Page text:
Allegory In The Metamorphosis By Franz Kafka

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Franz Kafka's short story 'The Metamorphosis' comprises a potent allegory about the effects of the modern way of life on the individual. From the beginning of the story we encounter the feelings of stress and anxiety about having to go to work, to earn a living and support a family. Gregor has to get up at four o'clock in the morning to go to work and do a job that is not only 'strenuous', as he himself complains, but also excludes him from the possibility of any personal life: 'contact with different people all the time [means] that you can never get to know anyone or become friendly with them'.[1] Gregor's profession (travelling salesman) prevents him creating any meaningful relationships with others, since he never stays in a place long enough to form any serious form of attachment or bond, however, the most crucial effect of this…show more content…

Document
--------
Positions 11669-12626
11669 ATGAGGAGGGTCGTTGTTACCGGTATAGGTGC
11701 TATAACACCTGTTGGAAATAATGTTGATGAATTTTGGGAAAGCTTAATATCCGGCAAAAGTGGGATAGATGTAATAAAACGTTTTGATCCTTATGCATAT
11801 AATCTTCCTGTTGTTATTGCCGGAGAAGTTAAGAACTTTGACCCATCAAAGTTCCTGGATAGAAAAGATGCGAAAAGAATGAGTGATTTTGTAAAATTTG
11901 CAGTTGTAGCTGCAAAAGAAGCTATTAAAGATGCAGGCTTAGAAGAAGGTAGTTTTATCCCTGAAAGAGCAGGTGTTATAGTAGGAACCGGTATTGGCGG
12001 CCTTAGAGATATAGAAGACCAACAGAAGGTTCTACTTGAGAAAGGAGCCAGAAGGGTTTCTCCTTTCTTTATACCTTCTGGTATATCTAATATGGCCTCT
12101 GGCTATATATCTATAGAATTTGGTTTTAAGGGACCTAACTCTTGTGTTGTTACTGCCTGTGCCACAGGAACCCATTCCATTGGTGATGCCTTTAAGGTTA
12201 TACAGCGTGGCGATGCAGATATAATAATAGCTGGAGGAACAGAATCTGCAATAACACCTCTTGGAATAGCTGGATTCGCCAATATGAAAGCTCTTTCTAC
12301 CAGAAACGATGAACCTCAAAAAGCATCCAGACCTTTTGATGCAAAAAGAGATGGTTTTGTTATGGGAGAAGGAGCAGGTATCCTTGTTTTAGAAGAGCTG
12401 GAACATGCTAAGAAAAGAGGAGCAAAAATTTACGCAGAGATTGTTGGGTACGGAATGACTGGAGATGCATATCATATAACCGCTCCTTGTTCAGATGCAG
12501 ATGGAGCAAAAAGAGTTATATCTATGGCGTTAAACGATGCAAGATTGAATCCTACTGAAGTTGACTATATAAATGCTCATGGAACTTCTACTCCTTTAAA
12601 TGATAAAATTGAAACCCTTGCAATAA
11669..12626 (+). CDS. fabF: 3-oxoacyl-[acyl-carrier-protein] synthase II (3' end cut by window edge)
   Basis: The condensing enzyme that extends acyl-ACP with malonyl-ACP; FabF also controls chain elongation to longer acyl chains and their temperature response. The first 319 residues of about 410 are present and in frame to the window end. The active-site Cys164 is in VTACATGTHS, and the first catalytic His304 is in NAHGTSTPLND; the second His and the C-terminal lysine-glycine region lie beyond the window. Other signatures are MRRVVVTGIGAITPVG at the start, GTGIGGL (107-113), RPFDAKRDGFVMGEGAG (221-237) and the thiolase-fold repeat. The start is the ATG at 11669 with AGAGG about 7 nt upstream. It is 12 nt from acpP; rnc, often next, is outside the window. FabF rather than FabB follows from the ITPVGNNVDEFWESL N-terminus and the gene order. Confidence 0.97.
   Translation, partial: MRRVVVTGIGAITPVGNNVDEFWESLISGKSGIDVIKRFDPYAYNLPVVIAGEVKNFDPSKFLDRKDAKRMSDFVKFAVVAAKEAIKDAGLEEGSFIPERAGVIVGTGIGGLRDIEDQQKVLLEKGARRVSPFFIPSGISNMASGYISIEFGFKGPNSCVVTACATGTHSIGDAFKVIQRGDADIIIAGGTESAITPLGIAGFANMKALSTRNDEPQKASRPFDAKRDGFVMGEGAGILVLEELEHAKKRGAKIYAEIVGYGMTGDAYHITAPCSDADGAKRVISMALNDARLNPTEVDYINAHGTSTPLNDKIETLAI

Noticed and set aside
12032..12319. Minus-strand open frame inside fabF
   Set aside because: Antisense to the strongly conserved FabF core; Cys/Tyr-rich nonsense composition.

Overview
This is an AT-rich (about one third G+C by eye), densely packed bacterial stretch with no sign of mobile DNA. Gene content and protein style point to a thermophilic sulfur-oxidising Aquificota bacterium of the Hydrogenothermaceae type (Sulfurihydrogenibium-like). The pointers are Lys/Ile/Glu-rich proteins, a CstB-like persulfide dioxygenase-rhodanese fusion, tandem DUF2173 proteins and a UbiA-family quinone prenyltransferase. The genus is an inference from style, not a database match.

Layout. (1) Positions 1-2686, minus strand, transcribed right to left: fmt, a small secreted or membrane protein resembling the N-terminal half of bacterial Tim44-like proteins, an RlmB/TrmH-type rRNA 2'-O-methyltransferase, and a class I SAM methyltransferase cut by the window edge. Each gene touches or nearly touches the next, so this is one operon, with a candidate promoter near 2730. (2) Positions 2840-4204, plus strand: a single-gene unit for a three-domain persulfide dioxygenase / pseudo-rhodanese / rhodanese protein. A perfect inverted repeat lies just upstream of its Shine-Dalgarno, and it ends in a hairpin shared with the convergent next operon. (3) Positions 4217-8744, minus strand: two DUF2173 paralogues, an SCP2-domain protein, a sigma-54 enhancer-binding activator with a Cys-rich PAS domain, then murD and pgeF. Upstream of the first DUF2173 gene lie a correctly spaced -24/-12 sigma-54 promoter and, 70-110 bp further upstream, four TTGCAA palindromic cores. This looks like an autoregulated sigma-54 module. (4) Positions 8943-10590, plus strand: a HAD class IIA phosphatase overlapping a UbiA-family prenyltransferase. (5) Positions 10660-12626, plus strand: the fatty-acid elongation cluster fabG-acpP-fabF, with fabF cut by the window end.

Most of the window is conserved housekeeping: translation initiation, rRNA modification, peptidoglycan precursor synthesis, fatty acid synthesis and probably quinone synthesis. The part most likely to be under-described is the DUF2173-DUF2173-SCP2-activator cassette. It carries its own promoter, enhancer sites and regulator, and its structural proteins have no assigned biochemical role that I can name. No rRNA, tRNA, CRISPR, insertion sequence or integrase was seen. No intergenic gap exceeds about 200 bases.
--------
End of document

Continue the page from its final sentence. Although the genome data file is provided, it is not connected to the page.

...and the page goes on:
Interestingly, the reversal of roles between father and son does not extend to the role of leading patriarch, with Gregor remaining liable to his father's authority despite being economically more powerful than him. In contrast, Gregor is positioned in the feminised role of self-sacrificial son, who, with a motherly love for his family, suppresses his own dreams and desires in order to atone for his father's 'sins' and failures. Despite all his efforts and good intentions, however, all of Gregor's sacrifices seem to go unnoticed and unappreciated by his family. The lack of understanding from the parents' side is allegorically illustrated when Gregor's metamorphosis renders them unable to communicate with their son. Although Gregor maintains his ability to comprehend humans, even to the extent of instinctively understanding their thoughts and emotions, his sister and his parents progressively lose the ability but also the interest of trying to communicate with

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